Mrs. Grahame first blames her husband, and then finds elaborate semantic dodges to blame her own brother, whose generosity is the only thing keeping them afloat. Mr. Grahame protests, but there's always another party to go to and appearances to keep up; barely involved in his own family, father just doesn't care. The key scene occurs when Mrs. Grahame goes to a squalid street to bicker with a horrid pawn shop dealer (a rather shaky un-PC characterization) to rescue herself from humiliation at the hands of a bailiff. It's every nightmare she can imagine rolled into one - having to talk as an equal with lowly civil servants and usurers - having dirty street kids put their hands on her. In a different kind of movie, Mrs. Grahame would soon be planning to murder her kindly brother, to get her hands on that Money There Must Be More Of.

But young Paul does care, with the intensity only a naive child can summon. He works to the logical conclusion that if luck alone can save the family, it's his duty to be lucky. He earns every cent won by his 'magic' horse-riding, in sweat and anxiety. Young Paul has the weight of an entire social class on his shoulders, even though he's unaware of a class structure - servant Bassett just 'is'. As his mother doesn't know where the sudden influx of cash comes from (and doesn't care), Paul has to keep winning at ever-higher stakes. Eventually the strain is too much.

Although a small part of the whole, the riding sequences in The Rocking Horse Winner are often quoted as highly creative to film students, using cutting, point of view and distorted sets to create a madly rocking montage. With its fevered music score, the film resembles a missing segment from Dead of Night; and plays like an extended Twilight Zone episode, except without a host to tell us what the moral is. Like most of the talent from Dead of Night, able director Anthony Pelissier has remained relatively obscure. Or did producer Mills dictate much of the film?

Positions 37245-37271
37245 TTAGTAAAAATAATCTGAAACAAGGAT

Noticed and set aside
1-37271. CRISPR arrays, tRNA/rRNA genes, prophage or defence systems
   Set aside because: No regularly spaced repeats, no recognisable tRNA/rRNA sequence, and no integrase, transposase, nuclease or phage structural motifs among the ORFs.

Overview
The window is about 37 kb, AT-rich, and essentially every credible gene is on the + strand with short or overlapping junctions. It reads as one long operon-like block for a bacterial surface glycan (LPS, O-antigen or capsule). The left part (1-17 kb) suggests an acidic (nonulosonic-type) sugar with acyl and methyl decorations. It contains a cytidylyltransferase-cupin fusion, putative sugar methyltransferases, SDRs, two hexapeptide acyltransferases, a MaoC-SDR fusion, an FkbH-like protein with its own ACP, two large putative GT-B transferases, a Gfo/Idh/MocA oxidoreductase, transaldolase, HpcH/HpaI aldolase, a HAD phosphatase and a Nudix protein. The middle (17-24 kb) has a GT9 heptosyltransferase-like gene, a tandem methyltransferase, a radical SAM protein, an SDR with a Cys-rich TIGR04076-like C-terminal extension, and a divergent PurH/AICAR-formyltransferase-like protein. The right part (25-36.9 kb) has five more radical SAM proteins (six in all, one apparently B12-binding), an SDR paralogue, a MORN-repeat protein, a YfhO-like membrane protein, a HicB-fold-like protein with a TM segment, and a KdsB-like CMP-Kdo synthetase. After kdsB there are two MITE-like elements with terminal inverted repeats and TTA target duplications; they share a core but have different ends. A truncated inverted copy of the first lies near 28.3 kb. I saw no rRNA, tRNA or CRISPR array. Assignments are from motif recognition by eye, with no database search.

Modern viewers who expect movies like this to lead to multiple murder or ghosts coming out of the walls are going to be disappointed, but The Rocking Horse Winner remains a modest classic from the 'quiet but distinguished' school of English filmmaking.

Home Vision Entertainment's DVD of The Rocking Horse Winner is a clear and sparkling transfer of a film that used to be seen here in mushy 16mm prints. It hasn't been around in a while, so there'll be a sizeable curiosity for it, that the disc won't disappoint. The picture is unrestored but intact with very little marking or damage. The sound is the tiniest bit crunchy-sounding, which prompted Savant to reach for the closed captions or subtitles, but there weren't any.

The extras make the disc a surefire educational tool. First, the insert booklet contains the entire short story. There's also a radio version of the story read by John Shea. Audio excerpts from a chamber opera, and a 20 minute Pixelvision short film by Michael Almereyda are included as well. The short subject is a nice introduction to the Pixelvision mini-format, a kiddie toy video camera with very limited resolution.

The elaborate trimmings on this disc probably account for its top-end price. HVe is clearly taking great pains to present its titles in an intelligent framework of extras; this release boosts Home Vision to the level of its cousin company Criterion.

On a scale of Excellent, Good, Fair, and Poor, The Rocking Horse Winner rates:
Movie: Excellent
Video: Very Good
Sound: Good
Supplements: short film, opera excerpts, radio broadcast, text of short story
Packaging: Amaray case
Reviewed: September 21, 2002


1. Hollywood has its own version of "There must be more money" - it must be whispered around the halls of studios, every time the decision is made to propogate yet another series sequel to some lame franchise. Michael Myers has just pulled in another 200 million ... soon the wheels will start to turn to make Austin Powers vs. HornyDude or whatever.

DVD Savant Text © Copyright 2007 Glenn Erickson